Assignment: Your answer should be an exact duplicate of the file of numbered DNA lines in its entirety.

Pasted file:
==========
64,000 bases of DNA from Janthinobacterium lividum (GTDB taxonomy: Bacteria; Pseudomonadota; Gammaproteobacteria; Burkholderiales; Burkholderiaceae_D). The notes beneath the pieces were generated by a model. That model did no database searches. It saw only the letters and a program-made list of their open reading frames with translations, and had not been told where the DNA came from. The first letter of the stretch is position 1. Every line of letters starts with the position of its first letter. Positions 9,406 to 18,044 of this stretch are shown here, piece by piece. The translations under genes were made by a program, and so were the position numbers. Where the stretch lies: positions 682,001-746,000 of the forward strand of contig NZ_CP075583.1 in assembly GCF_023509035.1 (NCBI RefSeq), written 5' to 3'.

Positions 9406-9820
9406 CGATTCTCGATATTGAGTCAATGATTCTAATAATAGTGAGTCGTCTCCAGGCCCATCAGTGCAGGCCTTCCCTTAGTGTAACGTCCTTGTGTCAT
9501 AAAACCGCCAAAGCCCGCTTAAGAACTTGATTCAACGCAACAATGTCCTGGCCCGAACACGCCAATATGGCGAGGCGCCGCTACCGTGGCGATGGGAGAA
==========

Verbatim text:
64,000 bases of DNA from Janthinobacterium lividum (GTDB taxonomy: Bacteria; Pseudomonadota; Gammaproteobacteria; Burkholderiales; Burkholderiaceae_D). The notes beneath the pieces were generated by a model. That model did no database searches. It saw only the letters and a program-made list of their open reading frames with translations, and had not been told where the DNA came from. The first letter of the stretch is position 1. Every line of letters starts with the position of its first letter. Positions 9,406 to 18,044 of this stretch are shown here, piece by piece. The translations under genes were made by a program, and so were the position numbers. Where the stretch lies: positions 682,001-746,000 of the forward strand of contig NZ_CP075583.1 in assembly GCF_023509035.1 (NCBI RefSeq), written 5' to 3'.

Positions 9406-9820
9406 CGATTCTCGATATTGAGTCAATGATTCTAATAATAGTGAGTCGTCTCCAGGCCCATCAGTGCAGGCCTTCCCTTAGTGTAACGTCCTTGTGTCAT
9501 AAAACCGCCAAAGCCCGCTTAAGAACTTGATTCAACGCAACAATGTCCTGGCCCGAACACGCCAATATGGCGAGGCGCCGCTACCGTGGCGATGGGAGAA